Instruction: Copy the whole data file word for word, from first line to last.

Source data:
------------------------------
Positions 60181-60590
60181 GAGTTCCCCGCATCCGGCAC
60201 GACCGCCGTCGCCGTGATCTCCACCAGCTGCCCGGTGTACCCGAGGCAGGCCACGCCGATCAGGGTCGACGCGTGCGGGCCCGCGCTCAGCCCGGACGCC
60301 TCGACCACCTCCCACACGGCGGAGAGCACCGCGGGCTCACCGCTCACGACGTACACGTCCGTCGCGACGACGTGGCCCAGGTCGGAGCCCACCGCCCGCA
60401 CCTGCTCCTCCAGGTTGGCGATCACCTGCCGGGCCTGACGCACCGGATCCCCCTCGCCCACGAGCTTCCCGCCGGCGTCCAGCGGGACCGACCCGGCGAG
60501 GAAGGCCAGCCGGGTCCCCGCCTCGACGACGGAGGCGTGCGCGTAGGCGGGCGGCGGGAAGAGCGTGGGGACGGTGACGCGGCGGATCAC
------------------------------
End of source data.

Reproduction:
Positions 60181-60590
60181 GAGTTCCCCGCATCCGGCAC
60201 GACCGCCGTCGCCGTGATCTCCACCAGCTGCCCGGTGTACCCGAGGCAGGCCACGCCGATCAGGGTCGACGCGTGCGGGCCCGCGCTCAGCCCGGACGCC
60301 TCGACCACCTCCCACACGGCGGAGAGCACCGCGGGCTCACCGCTCACGACGTACACGTCCGTCGCGACGACGTGGCCCAGGTCGGAGCCCACCGCCCGCA
60401 CCTGCTCCTCCAGGTTGGCGATCACCTGCCGGGCCTGACGCACCGGATCCCCCTCGCCCACGAGCTTCCCGCCGGCGTCCAGCGGGACCGACCCGGCGAG
60501 GAAGGCCAGCCGGGTCCCCGCCTCGACGACGGAGGCGTGCGCGTAGGCGGGCGGCGGGAAGAGCGTGGGGACGGTGACGCGGCGGATCAC